GrubHub’s website published a blog post back in 2015 discussing how some of the biggest restaurant chains were attempting to introduce a measure of personalization. The thinking was that personalization could help restaurants better position themselves for growth. Did it work? And if so, can personalization continue to help restaurant growth in 2020?
Unfortunately, there are not any hard numbers that quantify whether or not personalization has helped over the last five years. But the idea is at least worth looking at anyway. Ultimately, growth in any industry relies heavily on meeting customer demand. After all, if customers are demanding personalization, any restaurant refusing to provide it would be jeopardizing its own future.
Examples of Personalization
GrubHub cited numerous examples of personalization in their 2015 piece. Among them was a McDonald’s program known as ‘Create Your Taste’. The program allowed customers at select restaurants to build their own burgers from an extensive list of ingredients. McDonald’s saw it as a door into the artisan market. It failed miserably.
Create Your Taste lasted little more than a year. If folded in late 2016 after the company realized that the amount of effort needed to keep the program running was not worth the revenues it generated. People just weren’t interested in creating their own burgers. They wanted the old standbys.
Other examples cited by GrubHub were customizable music at KFC locations in South Africa, Applebee’s Two for $20 menu, and a customizable pizza offer launched by a New York City pizza chain. All three programs eventually went the way of Create Your Taste. They did not generate enough buzz to turn into long-term trends.
Some Models Built on Personalization
It would seem from the examples cited thus far that personalization is a non-starter. But wait just a minute. There are some restaurant models that are built on personalization and always have been. Take submarine sandwiches, for example. You can go into just about any sub shop and build your sandwich any way you want. It is a model that has worked for decades.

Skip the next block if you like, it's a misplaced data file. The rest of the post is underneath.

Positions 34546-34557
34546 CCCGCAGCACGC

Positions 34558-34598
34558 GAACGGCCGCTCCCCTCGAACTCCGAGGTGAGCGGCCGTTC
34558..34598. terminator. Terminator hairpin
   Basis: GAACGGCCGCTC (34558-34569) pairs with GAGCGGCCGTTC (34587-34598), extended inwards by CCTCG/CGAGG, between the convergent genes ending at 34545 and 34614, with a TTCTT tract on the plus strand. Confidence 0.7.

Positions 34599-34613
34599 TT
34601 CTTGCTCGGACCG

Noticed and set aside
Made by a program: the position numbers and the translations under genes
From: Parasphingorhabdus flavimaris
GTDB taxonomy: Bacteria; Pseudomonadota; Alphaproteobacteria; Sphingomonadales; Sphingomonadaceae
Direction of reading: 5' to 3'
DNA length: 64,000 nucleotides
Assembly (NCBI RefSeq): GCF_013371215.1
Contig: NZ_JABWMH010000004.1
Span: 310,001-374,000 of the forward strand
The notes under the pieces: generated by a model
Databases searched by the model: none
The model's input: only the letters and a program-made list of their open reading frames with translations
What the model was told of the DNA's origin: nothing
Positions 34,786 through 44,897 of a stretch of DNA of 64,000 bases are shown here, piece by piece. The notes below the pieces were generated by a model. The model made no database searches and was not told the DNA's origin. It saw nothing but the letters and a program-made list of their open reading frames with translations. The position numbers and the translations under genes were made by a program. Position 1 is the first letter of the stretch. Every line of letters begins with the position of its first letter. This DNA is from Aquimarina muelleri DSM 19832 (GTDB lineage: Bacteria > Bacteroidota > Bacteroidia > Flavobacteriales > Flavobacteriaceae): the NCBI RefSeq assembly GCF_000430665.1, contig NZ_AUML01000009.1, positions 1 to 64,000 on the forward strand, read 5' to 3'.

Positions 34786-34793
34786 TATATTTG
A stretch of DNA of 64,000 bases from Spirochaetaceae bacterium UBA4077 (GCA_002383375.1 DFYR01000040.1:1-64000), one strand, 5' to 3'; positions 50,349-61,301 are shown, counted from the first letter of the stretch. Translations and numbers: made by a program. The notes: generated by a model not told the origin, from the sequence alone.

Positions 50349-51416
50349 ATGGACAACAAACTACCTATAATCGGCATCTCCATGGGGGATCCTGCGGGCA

Buffet dining is also built on personalization. Some of the best buffets in this country are outstanding simply because of the sheer variety of choices on offer. The common thread here seems to be the basic premise of all or nothing.
People Want to Experience
The people behind Salt Lake City’s Taqueria27 Mexican restaurant chain say that the biggest thing that determines success in the restaurant business is experience. In other words, with the exception of diners who subsist mainly on fast food, people who go out to eat want to experience something that makes them feel good. Yes, they want good food. But they also want a comfortable atmosphere, an environment that allows them to relax, and so forth.
The thing about personalization is that it can either enhance or detract from the customer experience. In the three cases cited by GrubHub, personalization was isolated to a single thing. In McDonald’s case, the entire menu was not personalized. Only burgers part of the Create Your Taste program were.
For personalization to have any kind of long-term effect, it has to apply throughout a given restaurant model. It has to be all or nothing. When restaurants attempt just a little bit of personalization here or there, they get a short-term bump from it. But the bump never lasts. Any gains realized are eventually lost when the novelty of personalization wears off.
Can personalization fuel restaurant growth in 2020? Yes, if restaurants embrace it fully and completely. If they try to piecemeal personalization, it won’t do any good.